Former Whiting Mayor Pleads Guilty in Court Wednesday
HAMMOND - Former Whiting Mayor Joseph Stahura admitted in court that he looted his campaign donations to gamble and for other personal uses over the last five years.
The "Times" reports Stahura appeared late Wednesday morning before a U.S. District Court Magistrate Judge to formally plead guilty to charges of wire fraud and filing a false tax return.
The charges, which were filed last month, could land Stahura in prison. They also end his long political career which includes decades of public service as a Whiting city councilman and mayor.
During his time as Whiting mayor, Stahura coordinated the revitalization of the city’s downtown retail district and lakeshore recreational area.
The 64-year old Whiting native told the court Wednesday he knew it was illegal to convert re-election campaign funds to his personal use, but did it repeatedly for five years, between 2014 and 2019.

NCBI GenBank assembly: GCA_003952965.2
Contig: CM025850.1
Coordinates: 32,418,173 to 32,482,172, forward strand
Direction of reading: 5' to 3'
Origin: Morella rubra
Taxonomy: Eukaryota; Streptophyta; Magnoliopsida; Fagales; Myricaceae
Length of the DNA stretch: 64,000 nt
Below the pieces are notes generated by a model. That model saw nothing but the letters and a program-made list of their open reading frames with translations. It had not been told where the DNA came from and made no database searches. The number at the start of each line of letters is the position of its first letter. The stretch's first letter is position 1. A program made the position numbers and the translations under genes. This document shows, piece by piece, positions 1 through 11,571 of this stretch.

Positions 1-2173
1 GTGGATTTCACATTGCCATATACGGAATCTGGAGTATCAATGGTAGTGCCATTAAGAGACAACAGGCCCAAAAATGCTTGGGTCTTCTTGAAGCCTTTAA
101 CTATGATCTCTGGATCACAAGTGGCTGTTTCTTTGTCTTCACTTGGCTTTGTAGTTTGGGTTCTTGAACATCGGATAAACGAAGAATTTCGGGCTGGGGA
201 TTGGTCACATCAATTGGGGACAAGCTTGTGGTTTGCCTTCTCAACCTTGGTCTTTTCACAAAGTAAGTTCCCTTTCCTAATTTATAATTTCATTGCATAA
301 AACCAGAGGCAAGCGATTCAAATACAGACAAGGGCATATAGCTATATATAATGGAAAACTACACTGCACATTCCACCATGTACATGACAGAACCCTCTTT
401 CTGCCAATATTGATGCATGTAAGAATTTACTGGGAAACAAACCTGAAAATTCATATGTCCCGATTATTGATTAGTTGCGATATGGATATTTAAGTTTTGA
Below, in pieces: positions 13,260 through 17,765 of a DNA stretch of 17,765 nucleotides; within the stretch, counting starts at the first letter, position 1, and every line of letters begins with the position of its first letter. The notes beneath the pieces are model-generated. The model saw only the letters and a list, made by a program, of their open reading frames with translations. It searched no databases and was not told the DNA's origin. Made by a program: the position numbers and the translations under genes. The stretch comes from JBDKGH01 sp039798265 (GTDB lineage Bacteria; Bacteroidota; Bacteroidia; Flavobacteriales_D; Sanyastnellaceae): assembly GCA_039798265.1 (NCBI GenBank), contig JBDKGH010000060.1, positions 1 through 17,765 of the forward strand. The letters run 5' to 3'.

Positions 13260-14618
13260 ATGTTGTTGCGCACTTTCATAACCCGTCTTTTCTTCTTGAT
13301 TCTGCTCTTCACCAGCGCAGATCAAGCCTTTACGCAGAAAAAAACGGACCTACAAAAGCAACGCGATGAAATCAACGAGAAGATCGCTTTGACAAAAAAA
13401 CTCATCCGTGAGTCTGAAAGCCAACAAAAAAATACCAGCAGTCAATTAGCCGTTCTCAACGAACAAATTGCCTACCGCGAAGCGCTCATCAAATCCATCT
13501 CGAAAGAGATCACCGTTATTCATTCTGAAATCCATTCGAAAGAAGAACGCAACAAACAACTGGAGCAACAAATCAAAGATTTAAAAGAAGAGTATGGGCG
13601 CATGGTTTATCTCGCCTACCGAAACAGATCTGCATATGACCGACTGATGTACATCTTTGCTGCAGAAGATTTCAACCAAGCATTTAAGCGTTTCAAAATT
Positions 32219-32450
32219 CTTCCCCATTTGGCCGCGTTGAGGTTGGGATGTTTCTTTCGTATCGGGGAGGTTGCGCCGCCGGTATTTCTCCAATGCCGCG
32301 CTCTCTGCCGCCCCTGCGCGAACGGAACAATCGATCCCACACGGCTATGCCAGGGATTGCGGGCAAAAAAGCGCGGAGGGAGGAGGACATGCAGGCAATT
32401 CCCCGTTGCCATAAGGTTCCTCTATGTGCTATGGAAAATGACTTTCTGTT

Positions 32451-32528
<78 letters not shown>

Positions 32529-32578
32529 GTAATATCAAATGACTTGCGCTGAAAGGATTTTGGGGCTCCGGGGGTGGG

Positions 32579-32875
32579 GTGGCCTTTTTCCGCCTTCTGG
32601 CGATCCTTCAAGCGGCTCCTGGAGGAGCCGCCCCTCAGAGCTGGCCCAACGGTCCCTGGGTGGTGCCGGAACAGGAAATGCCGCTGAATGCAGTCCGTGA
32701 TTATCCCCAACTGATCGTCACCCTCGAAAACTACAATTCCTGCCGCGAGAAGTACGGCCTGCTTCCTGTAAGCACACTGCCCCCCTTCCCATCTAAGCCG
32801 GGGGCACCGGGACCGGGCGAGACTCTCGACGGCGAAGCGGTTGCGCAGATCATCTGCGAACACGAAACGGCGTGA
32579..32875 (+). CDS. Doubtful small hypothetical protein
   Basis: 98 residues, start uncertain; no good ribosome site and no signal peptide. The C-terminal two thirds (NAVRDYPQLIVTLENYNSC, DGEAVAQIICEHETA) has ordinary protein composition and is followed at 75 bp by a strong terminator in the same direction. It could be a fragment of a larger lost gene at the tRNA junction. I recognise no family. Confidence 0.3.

Stahura also admitted to filing a false 2018 federal income tax return that didn’t account for the diverted money from his campaign account, as well as a false 2018 campaign finance disclosure report to the county that overstated his repayment of money he took from his campaign fund.
As part of the plea deal, Stahura agreed to waive his right to a jury trial. He also resigned last week as mayor as part of his deal with U.S. Attorney Thomas L. Kirsch II in exchange for Kirsch to recommend Stahura receive leniency. Kirsch also is opting not to charge Stahura’s wife, Diane, with any involvement in misusing campaign money.
If U.S. District Court Judge James T. Moody accepts Stahura’s guilty plea and the plea deal, he will likely sentence Stahura in the first week of December.
UPDATE: Stahura's attorney Kerry Connor said in a statement sent to Lakeshore Public Radio on Wednesday:
"The full story is that over the years Joe routinely made payments back to his political campaign account, and he returned the vast majority of funds to the account long before he had any inkling that he was being investigated. No city money was ever touched."